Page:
Years ago, when preparing the exhibitions of Zao Wou-Ki, I went to work, and also a little on holiday, with Françoise Marquet and Zao Wou-Ki in the studio that he had in Ibiza, a magnificent studio created by Josep Lluís Sert. Sert is the architect of Joan Miró’s studio in Son Abrines and of the Fundació Miró in Barcelona, that is to say that there is a series of connections, a world even.
JM: I think that the fact that they were both in exile or that they emigrated to Paris is something that can also be considered as playing a part in the characteristics of the artists.
EG: They participated in exhibitions of the École de Paris together. It should be mentioned that there were many immigrants, they were not the only ones, in both the first School of Paris and in the second School of Paris, during the 1930s and those from the postwar period.
In their case, although they are not from the same generation, they both shared a fascination for spontaneity, poetry, etc. It is obvious that Joan Miró has Catalan roots; Miró’s Catalan spirit has a very strong presence (see the books Joan Miró i Catalunya by Joan Perucho and Miró, català universal by Pere Gimferrer). The Asian side and the influence of Chinese culture on his work also have a very strong presence in the work of Zao Wou-Ki. They both invented worlds and this is very important: Claude Roy talked about a country called “Zaowouki” (all together) and I suppose that it is the equivalent of Raymond Queneau who talked about a “Miró Monde”. Each of them had their own world.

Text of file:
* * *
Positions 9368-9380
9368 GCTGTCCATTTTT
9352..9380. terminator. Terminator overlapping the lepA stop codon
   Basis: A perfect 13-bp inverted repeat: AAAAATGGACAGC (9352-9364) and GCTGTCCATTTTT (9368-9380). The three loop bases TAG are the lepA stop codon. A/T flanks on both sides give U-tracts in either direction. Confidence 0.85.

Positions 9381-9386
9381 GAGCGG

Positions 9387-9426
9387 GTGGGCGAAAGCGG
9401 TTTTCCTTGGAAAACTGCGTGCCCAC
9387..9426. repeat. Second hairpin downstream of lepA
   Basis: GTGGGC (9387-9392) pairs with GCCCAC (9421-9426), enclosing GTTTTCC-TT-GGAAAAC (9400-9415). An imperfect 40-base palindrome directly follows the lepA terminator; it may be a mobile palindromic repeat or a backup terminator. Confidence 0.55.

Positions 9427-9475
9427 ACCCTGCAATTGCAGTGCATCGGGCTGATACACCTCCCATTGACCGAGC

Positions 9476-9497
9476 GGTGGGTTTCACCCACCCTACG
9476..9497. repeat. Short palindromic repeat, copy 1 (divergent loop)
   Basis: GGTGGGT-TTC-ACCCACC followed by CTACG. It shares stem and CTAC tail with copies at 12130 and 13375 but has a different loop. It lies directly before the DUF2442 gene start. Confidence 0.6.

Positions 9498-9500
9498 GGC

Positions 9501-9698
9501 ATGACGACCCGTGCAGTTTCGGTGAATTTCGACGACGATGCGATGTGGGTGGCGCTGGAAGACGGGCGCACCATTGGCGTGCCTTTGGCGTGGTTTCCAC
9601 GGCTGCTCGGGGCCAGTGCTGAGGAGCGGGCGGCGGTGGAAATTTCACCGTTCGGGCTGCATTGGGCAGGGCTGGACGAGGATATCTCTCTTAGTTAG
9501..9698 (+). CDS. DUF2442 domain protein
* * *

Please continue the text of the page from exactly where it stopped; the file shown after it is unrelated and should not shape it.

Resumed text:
JM: Almost a universe, no?
JM: I also wanted to ask you about the importance of light in the two artists’ work.
EG: Light, wind, transcribing what is invisible… There are two fantastic books to read, to understand, to follow their thoughts with phrases which tell us a lot: Ceci est la couleur de mes rêves, which is the interview book that Joan Miró made with Georges Raillard, which is a mythical book, and Autoportrait by Zao Wou-Ki together with his wife Françoise Marquet. I think that these two books have the same status; there are wonderful phrases which tell us a great deal. I am sure that if the two books were compared, a common thinking could be seen.